Infrastructure financing district law now provides a mechanism to finance projects that would have otherwise been financed by redevelopment agencies but for their elimination.  Cities or counties (which generally act as the successor agency, in charge of implementing the dissolution of redevelopment agencies), can now form a infrastructure financing district over a redevelopment project area to finance redevelopment projects that were not yet completed prior to the dissolution of redevelopment agencies.

Section 53395.4(c) states: “A district may finance a project or portion of a project that is located in, or overlaps with, a redevelopment project area. The successor agency to the former redevelopment agency shall receive a finding of completion, as defined in Section 34179.7 of the Health and Safety Code, prior to the district financing any project or portion of a project under this subdivision.” The debt or obligation created under Section 53395.4(c) will be subordinate to an enforceable obligation of the former redevelopment agency.

AB 471 did not amend the formation or bond issuance process for infrastructure financing districts.  The formation of the infrastructure financing district and the issuance of bonds must be approved by the two-thirds vote of qualified electors (unless the vote is a landowners vote, if there are fewer than 12 registered voters). The newly formed infrastructure financing district can issue bonds to pay for real or other intangible property with an estimated useful life of 15 years or longer and certain public capital facilities of communitywide significance and such bonds will be secured by any increase in property tax revenue (assuming taxing entity consent) over the assessed value of the property within the infrastructure financing district.

AB 471 is effective immediately.  

Indiana Does it Again! IFA Selects Preferred Bidder for I69 Section 5 Availability Payment Project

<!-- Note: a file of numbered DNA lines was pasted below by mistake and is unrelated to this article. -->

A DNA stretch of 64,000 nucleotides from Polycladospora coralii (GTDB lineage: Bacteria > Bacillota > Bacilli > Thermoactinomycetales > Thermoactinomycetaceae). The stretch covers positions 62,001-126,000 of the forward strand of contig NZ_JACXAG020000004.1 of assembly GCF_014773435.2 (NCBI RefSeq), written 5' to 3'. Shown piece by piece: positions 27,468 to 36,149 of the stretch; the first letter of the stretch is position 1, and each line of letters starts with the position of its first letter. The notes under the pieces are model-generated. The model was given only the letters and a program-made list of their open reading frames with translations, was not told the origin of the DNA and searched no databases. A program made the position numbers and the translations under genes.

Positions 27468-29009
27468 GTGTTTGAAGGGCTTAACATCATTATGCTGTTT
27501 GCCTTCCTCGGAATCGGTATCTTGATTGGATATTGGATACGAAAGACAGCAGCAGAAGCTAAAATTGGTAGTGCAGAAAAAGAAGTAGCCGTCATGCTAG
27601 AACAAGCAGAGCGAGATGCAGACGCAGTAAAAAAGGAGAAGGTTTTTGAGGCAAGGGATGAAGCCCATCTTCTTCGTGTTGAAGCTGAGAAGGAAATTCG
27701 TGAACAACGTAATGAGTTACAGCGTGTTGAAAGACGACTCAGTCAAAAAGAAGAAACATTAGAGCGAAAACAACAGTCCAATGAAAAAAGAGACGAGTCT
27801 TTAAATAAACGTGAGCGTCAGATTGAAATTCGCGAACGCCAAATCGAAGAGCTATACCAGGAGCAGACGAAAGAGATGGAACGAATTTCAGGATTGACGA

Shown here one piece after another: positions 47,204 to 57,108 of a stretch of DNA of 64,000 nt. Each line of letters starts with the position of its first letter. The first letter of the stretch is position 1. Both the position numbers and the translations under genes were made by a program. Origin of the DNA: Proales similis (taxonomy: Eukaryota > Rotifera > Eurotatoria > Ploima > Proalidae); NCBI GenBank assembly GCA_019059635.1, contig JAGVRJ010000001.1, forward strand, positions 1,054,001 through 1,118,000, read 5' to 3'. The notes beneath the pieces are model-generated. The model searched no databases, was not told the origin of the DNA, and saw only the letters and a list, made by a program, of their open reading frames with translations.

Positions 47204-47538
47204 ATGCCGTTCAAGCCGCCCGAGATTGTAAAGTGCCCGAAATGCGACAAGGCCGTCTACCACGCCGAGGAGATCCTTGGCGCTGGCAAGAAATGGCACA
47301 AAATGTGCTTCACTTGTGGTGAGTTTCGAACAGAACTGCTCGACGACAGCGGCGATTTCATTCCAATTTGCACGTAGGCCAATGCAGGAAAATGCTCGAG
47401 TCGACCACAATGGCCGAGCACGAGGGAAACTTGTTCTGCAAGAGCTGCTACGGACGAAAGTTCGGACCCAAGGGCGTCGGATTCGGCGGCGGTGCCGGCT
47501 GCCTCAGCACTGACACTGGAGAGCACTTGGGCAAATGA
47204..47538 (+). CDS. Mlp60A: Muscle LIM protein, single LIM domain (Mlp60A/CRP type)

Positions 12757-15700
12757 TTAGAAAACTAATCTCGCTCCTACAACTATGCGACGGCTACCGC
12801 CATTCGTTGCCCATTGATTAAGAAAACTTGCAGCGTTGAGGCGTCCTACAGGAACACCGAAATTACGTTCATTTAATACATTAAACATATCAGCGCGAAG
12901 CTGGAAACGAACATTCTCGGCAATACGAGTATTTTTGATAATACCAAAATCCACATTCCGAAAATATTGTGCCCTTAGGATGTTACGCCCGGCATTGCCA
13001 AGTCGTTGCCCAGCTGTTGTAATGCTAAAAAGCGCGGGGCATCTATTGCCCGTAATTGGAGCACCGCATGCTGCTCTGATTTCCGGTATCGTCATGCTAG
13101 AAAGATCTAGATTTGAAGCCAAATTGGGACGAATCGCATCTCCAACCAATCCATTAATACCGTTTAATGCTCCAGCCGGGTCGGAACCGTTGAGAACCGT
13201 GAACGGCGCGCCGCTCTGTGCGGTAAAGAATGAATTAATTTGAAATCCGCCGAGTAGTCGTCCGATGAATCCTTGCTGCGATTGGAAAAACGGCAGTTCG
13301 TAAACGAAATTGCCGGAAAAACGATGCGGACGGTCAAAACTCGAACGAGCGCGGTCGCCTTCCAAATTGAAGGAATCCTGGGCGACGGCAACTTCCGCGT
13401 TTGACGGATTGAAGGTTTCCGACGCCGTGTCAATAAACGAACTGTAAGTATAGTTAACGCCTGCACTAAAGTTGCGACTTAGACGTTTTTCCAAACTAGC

Following on the success of the East End Crossing P3 project, the Indiana Finance Authority selected a team led by international P3 developer Isolux Infrastructure to design, build, finance, operate and maintain a 21 mile interstate project.  The developer expects to spend $325 million on capital costs for the project and has brought several local contractors on board to assist in the design and construction of the project.  Commercial close is expected in early April, with financial close and the commencement of construction expected this summer.  Substantial completion is anticipated by late fall 2016, several years ahead of schedule.  A major component of the developer’s responsibilities include operation and maintenance of the existing SR 37 highway, a portion of which is located outside of Bloomington, IN, home to Indiana University.

The project is a key component of the new Interstate 69 between Evansville and Indianapolis, a 142 mile corridor that is a major access route for the entire region.

As with the East End Crossing P3 procurement, IFA met every procurement milestone and all 4 shortlisted teams actively participated in the process and submitted compliant bids.  The success of the I69 procurement and the commencement of the P3 procurement for the Illiana/I65 project evidences Indiana’s position as a national leader in leveraging private capital and innovation to deliver transportation infrastructure sooner than expected and at the lower possible cost to taxpayers.  Indiana’s P3 transportation program benefits from the stellar credit ratings conferred on the State attracting low-cost private sector financing using an availability payment form of public-private partnership. 

View a larger version of the map above. 

FHWA and FTA Issue New Guidance On MAP-21 Exclusions

By Ben Rubin and originally posted on the California Eminent Domain Report blog.

On July 6, 2012 President Obama signed into law MAP-21, which, among other things, contained new National Environmental Policy Act ("NEPA") requirements for the Federal Transit Administration ("FTA") and Federal Highway Administration ("FHWA").  In January 2014, pursuant to a mandate in MAP-21, FTA and FHWA adopted new regulations, which became effective this week on February 12, governing the implementation of two new categorical exclusions. The two new categorical exclusions apply to (1) projects within an existing right-of-way, and (2) projects receiving limited Federal funding. 

The benefit of qualifying for one of these two new categorical exclusions is that the FTA and FHWA will not require the preparation of an environmental assessment or environmental impact statement, both of which often require a great deal of time and money. Of particular note, the regulations state that the categorical exclusion for projects within an existing right-of-way does not apply to "construction of a project in an undeveloped area simply because the real property interests were previously acquired," because the "use of the modifier 'existing' to describe the operational right-of-way means that a transportation facility must already exist at the location where the proposed project will be built." The regulations detail a number of other important nuances and caveats, so be sure to consult the regulations (or better yet, your NEPA expert) before you assume that a project qualifies for one of these new categorical exclusions.